10 free agents for Blackhawks

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Paul Stastny update

The Avalanche's Paul Stastny (right) and goalie Semyon Varlamov celebrate a 4-2 win over the Blackhawks. (Scott Strazzante / Chicago Tribune / March 4, 2014)

I don’t know what the Blackhawks are going to do in free agency to fix their blown chance at another Stanley Cup, but because I’m a pleaser, not a teaser, I’m here to help with a list of 10 (mostly) unrestricted free agents:

1. Center Paul Stastny: A fast, talented skater who’s perfect for the moment that coach Joel Quenneville yanks Andrew Shaw off a line with Patrick Kane and Brandon Saad – a moment expected to come before the third shift. Stastny scored 25 goals last season for the Avalanche, his best since 2006-07, and it’s always good to steal a key player from an evil rival. Stastny won more than 54 percent of his faceoffs and was a plus-9. At 6-foot and 209 pounds, he would match up with the big Kings centers who helped end the Hawks’ championship reign. Stastny knows the puck-possession game the way the Hawks play it because the Avalanche copied the Hawks’ model. Stastny was selected for the United States Olympic team for his speed and danger in the puck-possession game. Stastny missed 11 games last season and eight in a 48-game schedule the season before. He might be too expensive, but you have to make that your first stop, and besides, the Hawks are going to move a big salary number anyway, I believe.

2. Defenseman Matt Niskanen: He was a plus-33, which was sixth-best in the league, best among NHL defensemen, and better than any Hawk. His Relative Corsi For percentage, a measure of puck possession, was second-best on the Penguins and ranked in the NHL’s top 15, according to extraskater.com. Six of his 10 goals were game-winners for the Penguins, and the Hawks are all about defensemen who can score or contribute to important goals. He’s 6-0 and 209 pounds, 27 years old, and coming off a career-best 46 points, but was part of the Penguins power play that failed during the playoffs. He’s a right-handed shot in case Brent Seabrook gets dealt.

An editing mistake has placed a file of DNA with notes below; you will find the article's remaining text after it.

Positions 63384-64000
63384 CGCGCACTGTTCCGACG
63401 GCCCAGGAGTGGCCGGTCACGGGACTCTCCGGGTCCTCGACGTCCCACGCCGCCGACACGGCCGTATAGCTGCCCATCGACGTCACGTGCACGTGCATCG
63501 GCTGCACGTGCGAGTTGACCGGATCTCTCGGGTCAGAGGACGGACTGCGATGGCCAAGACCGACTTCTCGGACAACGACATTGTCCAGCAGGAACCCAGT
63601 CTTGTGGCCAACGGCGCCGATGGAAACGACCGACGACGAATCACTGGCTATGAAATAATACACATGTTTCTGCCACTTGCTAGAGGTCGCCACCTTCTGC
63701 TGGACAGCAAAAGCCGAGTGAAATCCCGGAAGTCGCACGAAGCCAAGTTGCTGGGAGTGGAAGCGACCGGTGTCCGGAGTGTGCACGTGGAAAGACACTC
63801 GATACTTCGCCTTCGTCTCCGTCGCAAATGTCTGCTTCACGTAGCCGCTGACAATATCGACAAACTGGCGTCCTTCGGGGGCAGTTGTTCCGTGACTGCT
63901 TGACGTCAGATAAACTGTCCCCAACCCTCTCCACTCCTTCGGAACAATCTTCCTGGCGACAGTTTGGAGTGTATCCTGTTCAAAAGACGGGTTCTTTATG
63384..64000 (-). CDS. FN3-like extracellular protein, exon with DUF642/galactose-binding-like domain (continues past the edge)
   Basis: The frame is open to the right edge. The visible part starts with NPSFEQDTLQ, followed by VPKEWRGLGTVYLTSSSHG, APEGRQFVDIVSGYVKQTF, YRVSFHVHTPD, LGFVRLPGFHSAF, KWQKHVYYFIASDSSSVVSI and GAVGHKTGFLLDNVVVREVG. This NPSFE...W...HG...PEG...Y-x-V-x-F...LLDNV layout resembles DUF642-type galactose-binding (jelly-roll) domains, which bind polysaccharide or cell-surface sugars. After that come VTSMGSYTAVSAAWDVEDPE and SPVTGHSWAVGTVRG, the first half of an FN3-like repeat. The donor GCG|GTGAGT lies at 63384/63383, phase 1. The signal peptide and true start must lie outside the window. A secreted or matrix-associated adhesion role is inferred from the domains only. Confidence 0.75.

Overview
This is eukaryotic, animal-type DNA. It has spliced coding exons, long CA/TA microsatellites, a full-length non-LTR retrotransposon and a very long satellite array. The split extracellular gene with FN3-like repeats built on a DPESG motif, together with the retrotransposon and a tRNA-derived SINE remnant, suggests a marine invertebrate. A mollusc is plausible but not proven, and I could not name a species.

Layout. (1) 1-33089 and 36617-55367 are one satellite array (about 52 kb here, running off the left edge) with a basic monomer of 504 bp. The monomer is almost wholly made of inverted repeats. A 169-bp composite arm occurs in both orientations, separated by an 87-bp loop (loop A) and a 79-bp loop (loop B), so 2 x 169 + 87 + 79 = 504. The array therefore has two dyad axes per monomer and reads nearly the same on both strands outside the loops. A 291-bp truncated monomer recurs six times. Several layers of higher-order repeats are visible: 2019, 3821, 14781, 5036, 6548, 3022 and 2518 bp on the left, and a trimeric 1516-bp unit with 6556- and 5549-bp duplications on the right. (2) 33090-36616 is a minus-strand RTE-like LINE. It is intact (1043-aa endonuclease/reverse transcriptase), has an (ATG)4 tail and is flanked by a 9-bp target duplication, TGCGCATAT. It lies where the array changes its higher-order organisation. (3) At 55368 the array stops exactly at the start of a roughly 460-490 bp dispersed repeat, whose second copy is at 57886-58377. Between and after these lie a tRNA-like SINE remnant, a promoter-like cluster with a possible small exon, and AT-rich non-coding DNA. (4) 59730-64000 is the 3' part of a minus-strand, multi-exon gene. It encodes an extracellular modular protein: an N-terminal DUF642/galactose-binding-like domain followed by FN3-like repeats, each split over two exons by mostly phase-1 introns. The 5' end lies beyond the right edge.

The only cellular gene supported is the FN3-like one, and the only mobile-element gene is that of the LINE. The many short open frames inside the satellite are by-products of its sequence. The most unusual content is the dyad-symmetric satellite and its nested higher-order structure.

3. Center Steve Ott: Rhymes with “not.’’ Just wanted to see if you were paying attention.

4. Left wing Matt Moulson: Played for the Islanders, Sabres and Wild, and scored goals everywhere he went, finishing with 23 in 75 games. Moulson, 6-foot-1 and 200 pounds, missed playoff games against the Hawks because of a lower-body injury. He’s 30, but he has been a plus-player, even with the dog-breath Islanders some years.

5. Left wing Thomas Vanek: Many people put him atop the UFA list after a 27-goal season, but he’s 30 and was hard to find during the Canadiens’ dramatic playoff run. I’d consider it, but not at anything like the $7.1 million salary deal he’s coming off.

6. Right wing Jarome Iginla: Yeah, he’ll be 37 next season, but he still potted 30 goals for the Bruins and finished with a plus-34, fourth-best in the NHL. I’m not forking over $7 million per for the classy forward, but if his salary demands drop, I’d have him on speed-dial.

7. Center Joe Pavelski: OK, so he’s not an unrestricted free agent and is owed $30 million over the next five seasons, which would require a trade, but so what? I love the way this guy plays, and I’ll bet Patrick Kane does, too.

8. Center Mike Santorelli: I always look at centers. This one isn’t much of a scorer, but he was a plus-player for a minus-27 Canucks team, won more than 50 percent of his faceoffs, and was a better player on the road than at home, which indicates poise and focus.

9. Right wing Benoit Pouliot: He showed up on my TV a lot during the Rangers’ playoff run to the final. His Relative Corsi For percentage ranks in the top 20 among playoff performers. The 6-foot-3, 197-pounder will be 28 next season. He never has scored 20 goals, but he’s regularly a plus-player. And probably not that expensive.

10. Center Michal Handzus: Gotcha.

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